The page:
12. OK.. with the 750M user base and unknown number (at least for me) of staff (highly valued), FB and it’s users (did we hear any complaints about scalability?), and mySQL (which is owned by the top RDBMS company Oracle) couldn’t figure out… this guy figured out! Looks like a 2012 end of the world to me! Give FB, mySQL, and the ardent FB users a break and find a different way of selling whatever you are selling dude. Why can’t you write a post about how it’s not that easy (given the open source nature) to scale mySQL (not that you can’t scale… but scaling the resources to find the brains that can scale) than trying to ridicule a successful ecosystem that figured out how to scale?

  13. Boris Juric

    You might want to look into the rumor that Facebook is sacrificing smaller markets in order to save resources for important markets. Here’s the case: it’s been 1 month since Facebook bot stopped crawling websites on whole Croatian .hr TLD. It doesn’t read og tags anymore and the only visible thing on shared/liked links is URL. You can test it by trying to share anything from .hr domain, or by using lint tool. This could be happening on other domains also, without anyone important noticing.

  14. Terry Lambert

    I would have to say that for the front end, for things like status updates and so on, where the update propagation isn’t time sensitive, so long as it is (eventually) time-ordered, you could do worse than an OLTP system.

    I would probably use something like IBM’s MQSeries, or one of the other heavy-weights, rather than something new written in an interpreted language and backed only by fragile memory; instead, I’d probably do exactly what they are doing, and use a sharded SQL database of some kind for the persistent storage.

    Memory is a hard thing to trust, which is something VATech learned the hard way when they built their XServe based supercomputer with non-ECC memory, and had to divide up the calculations they were running and run them multiple times and “vote”. This was simply due to that amount of memory getting in the range of where cosmic rays start to become important to data-(non)integrity.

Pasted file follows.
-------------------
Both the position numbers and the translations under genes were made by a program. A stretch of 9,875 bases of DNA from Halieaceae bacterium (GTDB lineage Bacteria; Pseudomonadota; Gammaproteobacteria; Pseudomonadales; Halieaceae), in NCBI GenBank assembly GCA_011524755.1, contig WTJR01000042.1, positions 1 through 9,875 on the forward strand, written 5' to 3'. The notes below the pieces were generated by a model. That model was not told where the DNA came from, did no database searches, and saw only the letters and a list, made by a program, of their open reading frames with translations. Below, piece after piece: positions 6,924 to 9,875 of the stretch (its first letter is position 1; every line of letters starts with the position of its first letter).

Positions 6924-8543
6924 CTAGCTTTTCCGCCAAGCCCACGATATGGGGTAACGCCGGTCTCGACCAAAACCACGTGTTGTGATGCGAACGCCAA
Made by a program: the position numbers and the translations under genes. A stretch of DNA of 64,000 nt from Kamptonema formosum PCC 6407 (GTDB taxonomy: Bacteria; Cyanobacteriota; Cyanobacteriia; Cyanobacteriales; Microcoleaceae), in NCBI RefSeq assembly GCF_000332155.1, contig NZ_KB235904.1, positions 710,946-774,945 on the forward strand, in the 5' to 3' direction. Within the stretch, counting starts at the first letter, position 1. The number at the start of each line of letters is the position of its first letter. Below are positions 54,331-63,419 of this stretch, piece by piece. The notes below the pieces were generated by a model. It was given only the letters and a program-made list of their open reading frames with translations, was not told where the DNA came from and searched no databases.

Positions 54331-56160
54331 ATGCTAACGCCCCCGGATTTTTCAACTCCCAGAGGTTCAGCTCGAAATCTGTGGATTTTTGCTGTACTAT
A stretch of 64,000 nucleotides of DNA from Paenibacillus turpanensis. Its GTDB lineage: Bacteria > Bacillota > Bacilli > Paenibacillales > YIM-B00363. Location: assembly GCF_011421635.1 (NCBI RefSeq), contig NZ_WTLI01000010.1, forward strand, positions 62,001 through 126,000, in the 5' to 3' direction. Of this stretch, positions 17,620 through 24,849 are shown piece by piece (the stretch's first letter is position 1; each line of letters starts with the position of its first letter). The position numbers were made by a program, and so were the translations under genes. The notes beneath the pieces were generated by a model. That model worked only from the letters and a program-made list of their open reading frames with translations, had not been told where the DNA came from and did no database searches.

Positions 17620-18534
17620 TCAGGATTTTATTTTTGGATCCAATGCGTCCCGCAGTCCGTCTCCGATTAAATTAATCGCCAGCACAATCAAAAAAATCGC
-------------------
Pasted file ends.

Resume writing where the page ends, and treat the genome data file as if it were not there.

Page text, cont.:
Still, it’s interesting that by front-ending FaceBook with OLTP, you could probably resolve most of the data coherency issues fairly trivially by accepting a somewhat longer propagation pipeline delay, without having to resort to SQL transaction replays, so you could get a somewhat cleaner solution than you might get otherwise. This would probably work well for any other RSS-style application as well.

  15. “Stonebraker says the social network’s predicament is all too common among web startups that start small and grow to epic proportions.”

    All too common for him, maybe he reads too much TechCrunch? Let’s see the evidence of all the startups that really need more than one database server, in other words, rocketing to 100s of millions of visits/month.

  16. Doomsday prophecy for Facebook because they use MySQL. NoSQL a buzz and NewSQL the solution to save the world? How easy to say!
    I thought facebook is doing quite well with their infrastructure supporting 500M+ users with Apache hadoop cluster, Apache hive and
    RDBMS redistribution technology and …. MySQL!

  17. looks like a lot of FB employees have lots of free time to comment on this blog. The negativity is staggering, get to work guys, whats the next ‘awesome’ facebook announcement ?

  18. Manuel Cantu

    Why not switch to Oracle Database? With GoldenGate they can switch to one or several Oracle Database instances running on 1 or 2 Exadata Machines depending on their needs. Then you add Times Ten for in-memory database cache.

  19. I was under the impression that Facebook is using Cassandra, a NoSQL developed by Facebook itself (inspired by Amazon Dynamo infrastructure and Google BigTable data model), now an Apache project as its datastore. Quite surprised to know that a massive web application like Facebook still uses MySQL !!!